To think that just a few months ago I was living in what I personally would call a utopia… That is to say it was a utopia now that I look back on it. I would wake up at six thirty and go to school, to hang out with friends and ‘learn’ to my heart’s content. It wasn’t really hard to look at the world and all the things and people then underestimate their importance. In one day my whole world changed.
My eyes drifted around the room wearily as I stood up and grabbed my Spanish project. One step BreathAbbey just breath, it’s a project and nothing more… you call out the answers all the time, what’s the difference? Two Steps.
"Attention all students and staff. Please remain calm but everyone is to return home IMMEADIATELY!" one of the principals said over the loud speaker. The principal? What the hell… wait…? I don’t have to say my project, YESSSSSSS!
"Aww. Darn Mrs. Kang, guess I won’t be giving my speech!" I said and headed back to my seat to pack up my bag. Whispers flew around me.
"What’s going on?"
"How come we’re going home?"
"I bet one of the seniors flushed a few cherry bombs!" the class laughed. Out side everyone had confused expressions on their faces. I ran over to the bike rack and grabbed my evil hot pink bicycle. The gates had students moshing their way through to the out side, where’d they be handed a mask. Okay… weird. It took ten minutes before I was able to get out.
My cell phone buzzed and I opened it.
"Hello?… Yeah school let us out WAY early to… you’re joking right? … But an influenza type virus hasn’t happened in ninety one years…" I could hear tears in her voice, "Your boy friend has it? Oh my god I’m so sorry." It felt weird having a mask over my face. "I’ll call you back when I get home… Bye." I flipped my phone closed and hopped on my bike to pedal home.
The next few days my family’s eyes were glued to the TV screen. There were no cartoons, or movies. Just the constant news and the death Toll rising on the bottom left corner of the screen. Three of my family members from different households were all infected and two had already died, not including my best friend’s boy friend.
Then there came a call I was dreading. The house phones rang their different tunes. The caller ID told me it was my best friend. She was in the hospital and had the disease.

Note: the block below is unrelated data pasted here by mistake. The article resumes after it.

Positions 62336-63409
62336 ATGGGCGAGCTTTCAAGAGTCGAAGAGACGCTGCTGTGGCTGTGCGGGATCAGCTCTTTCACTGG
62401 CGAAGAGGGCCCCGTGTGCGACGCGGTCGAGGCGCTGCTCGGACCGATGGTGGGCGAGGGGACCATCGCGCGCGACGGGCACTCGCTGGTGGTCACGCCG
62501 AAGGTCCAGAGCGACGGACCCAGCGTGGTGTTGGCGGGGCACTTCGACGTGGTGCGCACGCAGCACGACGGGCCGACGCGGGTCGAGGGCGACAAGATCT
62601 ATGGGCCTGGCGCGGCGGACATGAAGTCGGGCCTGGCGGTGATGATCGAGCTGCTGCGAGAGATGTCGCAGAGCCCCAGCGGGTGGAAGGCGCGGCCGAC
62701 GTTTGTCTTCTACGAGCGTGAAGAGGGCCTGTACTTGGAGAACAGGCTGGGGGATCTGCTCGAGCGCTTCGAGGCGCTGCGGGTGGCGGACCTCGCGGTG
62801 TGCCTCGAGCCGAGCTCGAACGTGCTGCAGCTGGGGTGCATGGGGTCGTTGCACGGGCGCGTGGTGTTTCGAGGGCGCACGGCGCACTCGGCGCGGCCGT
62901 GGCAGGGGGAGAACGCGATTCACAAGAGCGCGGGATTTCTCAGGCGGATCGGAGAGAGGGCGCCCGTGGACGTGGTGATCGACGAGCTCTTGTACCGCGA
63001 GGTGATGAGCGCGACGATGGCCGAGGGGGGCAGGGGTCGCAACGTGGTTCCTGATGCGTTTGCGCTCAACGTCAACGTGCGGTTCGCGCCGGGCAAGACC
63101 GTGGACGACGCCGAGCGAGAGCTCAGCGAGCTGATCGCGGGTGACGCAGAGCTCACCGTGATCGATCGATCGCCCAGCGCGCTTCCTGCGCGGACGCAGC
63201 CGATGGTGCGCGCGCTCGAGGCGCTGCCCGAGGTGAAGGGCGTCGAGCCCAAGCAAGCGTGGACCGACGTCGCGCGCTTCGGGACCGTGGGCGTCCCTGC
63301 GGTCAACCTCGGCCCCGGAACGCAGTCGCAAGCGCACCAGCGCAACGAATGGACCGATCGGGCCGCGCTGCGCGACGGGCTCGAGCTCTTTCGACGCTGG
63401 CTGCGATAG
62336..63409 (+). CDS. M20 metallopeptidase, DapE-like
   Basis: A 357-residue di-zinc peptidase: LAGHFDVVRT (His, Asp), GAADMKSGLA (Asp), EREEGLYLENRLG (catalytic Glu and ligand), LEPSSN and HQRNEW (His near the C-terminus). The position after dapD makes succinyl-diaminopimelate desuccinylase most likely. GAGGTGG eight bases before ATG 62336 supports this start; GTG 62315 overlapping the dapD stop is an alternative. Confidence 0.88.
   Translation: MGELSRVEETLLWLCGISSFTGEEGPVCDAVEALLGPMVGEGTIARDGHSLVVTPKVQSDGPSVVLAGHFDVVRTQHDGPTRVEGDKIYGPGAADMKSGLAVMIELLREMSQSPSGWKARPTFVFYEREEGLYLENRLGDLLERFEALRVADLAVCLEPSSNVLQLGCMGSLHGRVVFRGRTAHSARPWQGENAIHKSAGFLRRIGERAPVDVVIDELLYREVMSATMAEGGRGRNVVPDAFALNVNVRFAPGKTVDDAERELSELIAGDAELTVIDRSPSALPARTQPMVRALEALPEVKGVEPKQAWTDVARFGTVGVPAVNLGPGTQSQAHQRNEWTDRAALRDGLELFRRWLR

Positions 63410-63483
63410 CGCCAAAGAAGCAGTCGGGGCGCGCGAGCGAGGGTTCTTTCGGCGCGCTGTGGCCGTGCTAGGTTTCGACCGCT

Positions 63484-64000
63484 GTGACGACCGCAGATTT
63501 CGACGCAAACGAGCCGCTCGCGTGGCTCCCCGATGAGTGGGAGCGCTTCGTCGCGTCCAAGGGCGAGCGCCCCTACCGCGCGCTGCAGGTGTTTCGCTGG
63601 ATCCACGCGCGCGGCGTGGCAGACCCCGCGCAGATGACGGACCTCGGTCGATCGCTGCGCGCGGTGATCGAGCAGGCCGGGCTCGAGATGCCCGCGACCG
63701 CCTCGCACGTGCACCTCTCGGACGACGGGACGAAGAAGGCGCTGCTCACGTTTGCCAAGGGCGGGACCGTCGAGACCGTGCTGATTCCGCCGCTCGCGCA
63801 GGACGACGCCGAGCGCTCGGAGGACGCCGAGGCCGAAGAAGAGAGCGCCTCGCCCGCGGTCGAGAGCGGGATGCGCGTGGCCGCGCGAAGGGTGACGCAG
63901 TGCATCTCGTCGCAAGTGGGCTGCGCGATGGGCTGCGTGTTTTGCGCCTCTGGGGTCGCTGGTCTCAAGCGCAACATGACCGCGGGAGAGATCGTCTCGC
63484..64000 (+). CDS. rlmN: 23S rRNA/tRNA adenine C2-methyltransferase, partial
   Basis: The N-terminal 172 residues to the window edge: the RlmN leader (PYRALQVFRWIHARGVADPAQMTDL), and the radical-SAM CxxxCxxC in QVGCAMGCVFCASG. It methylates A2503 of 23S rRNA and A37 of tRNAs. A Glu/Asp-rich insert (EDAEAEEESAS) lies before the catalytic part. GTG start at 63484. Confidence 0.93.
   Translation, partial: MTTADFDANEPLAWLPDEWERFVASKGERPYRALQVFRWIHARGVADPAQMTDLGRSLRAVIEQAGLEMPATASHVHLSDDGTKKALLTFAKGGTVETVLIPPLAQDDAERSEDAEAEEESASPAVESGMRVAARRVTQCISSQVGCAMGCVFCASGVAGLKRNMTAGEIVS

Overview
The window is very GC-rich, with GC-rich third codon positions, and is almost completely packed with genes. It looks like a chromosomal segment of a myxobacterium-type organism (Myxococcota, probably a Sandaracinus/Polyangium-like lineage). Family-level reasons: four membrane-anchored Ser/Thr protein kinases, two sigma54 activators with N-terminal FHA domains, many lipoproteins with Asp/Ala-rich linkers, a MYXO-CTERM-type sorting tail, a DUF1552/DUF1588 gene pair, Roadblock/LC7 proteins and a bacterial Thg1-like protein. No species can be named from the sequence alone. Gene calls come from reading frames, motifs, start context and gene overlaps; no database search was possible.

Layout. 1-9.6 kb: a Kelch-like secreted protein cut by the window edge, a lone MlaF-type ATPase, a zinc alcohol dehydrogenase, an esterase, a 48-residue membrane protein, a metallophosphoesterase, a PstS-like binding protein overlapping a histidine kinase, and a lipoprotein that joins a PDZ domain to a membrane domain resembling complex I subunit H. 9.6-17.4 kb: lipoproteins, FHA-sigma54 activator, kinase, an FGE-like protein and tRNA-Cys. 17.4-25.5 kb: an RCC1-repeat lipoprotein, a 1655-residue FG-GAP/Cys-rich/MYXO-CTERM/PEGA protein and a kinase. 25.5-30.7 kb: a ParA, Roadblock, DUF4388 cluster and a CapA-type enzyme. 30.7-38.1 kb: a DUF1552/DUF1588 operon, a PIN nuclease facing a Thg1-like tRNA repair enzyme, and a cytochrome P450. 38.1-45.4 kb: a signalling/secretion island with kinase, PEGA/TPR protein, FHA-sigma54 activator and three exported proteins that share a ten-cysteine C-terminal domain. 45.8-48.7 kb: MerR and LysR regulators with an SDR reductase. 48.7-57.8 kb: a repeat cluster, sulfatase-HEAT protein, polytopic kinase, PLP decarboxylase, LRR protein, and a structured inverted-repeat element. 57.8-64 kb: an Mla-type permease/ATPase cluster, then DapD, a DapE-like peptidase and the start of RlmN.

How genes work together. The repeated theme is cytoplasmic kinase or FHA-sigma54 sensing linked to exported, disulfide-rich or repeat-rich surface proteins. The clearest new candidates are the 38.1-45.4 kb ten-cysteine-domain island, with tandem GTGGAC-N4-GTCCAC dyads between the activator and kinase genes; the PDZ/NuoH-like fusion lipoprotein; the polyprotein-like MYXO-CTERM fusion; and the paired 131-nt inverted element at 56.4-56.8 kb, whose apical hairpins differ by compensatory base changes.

Two Months in the Pandemic
The second wave was coming to an end and 30,000,000 people had already died. Most of the people I cared for were buried in mass unmarked graves; their names were always on my mind. They were haunting whispers in the dark hallway, Ghosts in the stuffy still air, thuds and footsteps in the non-existent attic.
Most of the stores had been raided many times over, their shelves left empty by the grasping hands of soon-to-be-corpses. All of my hopes for my life were shattered with the one cough that meant my upcoming death. I prayed with fervor that I would not die, but it got worse. I was taken to a makeshift hospital in the airport. Nothing was given to stop the pain of breathing, of living.
I felt my life drifting. There were no bright lights in my head; just blissful peace and I reached for it. Trying to survive was like being put in a box two times bigger then you, with smooth walls, and trying to climb out of it using only my hands. I gave up.
To think that just a few months ago I was living in what I personally would call a utopia I would wake up at six thirty and go to school, to hang out with friends and ‘learn’ to my heart’s content. It wasn’t really hard to look at the world and all the things and people then underestimate their importance. I "floated" up and saw the world anew. Was this our Armageddon? No it was mine, and the millions of others who had died just like I had.
Monday 4/26/09 10:15 AM
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